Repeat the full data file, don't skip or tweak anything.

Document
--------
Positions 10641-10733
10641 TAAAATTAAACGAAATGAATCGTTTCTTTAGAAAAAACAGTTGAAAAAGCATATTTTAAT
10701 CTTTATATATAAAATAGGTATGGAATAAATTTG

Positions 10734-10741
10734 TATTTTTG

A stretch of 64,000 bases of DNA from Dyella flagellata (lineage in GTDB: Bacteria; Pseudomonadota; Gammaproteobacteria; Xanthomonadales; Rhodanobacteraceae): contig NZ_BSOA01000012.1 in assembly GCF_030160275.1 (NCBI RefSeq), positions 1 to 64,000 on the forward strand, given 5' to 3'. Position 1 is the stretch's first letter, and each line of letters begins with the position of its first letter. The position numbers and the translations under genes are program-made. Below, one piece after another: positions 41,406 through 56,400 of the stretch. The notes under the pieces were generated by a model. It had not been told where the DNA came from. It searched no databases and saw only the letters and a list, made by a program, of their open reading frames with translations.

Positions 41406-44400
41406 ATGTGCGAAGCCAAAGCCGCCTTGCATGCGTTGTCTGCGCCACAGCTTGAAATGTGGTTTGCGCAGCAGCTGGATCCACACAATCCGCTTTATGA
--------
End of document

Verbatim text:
Positions 10641-10733
10641 TAAAATTAAACGAAATGAATCGTTTCTTTAGAAAAAACAGTTGAAAAAGCATATTTTAAT
10701 CTTTATATATAAAATAGGTATGGAATAAATTTG

Positions 10734-10741
10734 TATTTTTG

A stretch of 64,000 bases of DNA from Dyella flagellata (lineage in GTDB: Bacteria; Pseudomonadota; Gammaproteobacteria; Xanthomonadales; Rhodanobacteraceae): contig NZ_BSOA01000012.1 in assembly GCF_030160275.1 (NCBI RefSeq), positions 1 to 64,000 on the forward strand, given 5' to 3'. Position 1 is the stretch's first letter, and each line of letters begins with the position of its first letter. The position numbers and the translations under genes are program-made. Below, one piece after another: positions 41,406 through 56,400 of the stretch. The notes under the pieces were generated by a model. It had not been told where the DNA came from. It searched no databases and saw only the letters and a list, made by a program, of their open reading frames with translations.

Positions 41406-44400
41406 ATGTGCGAAGCCAAAGCCGCCTTGCATGCGTTGTCTGCGCCACAGCTTGAAATGTGGTTTGCGCAGCAGCTGGATCCACACAATCCGCTTTATGA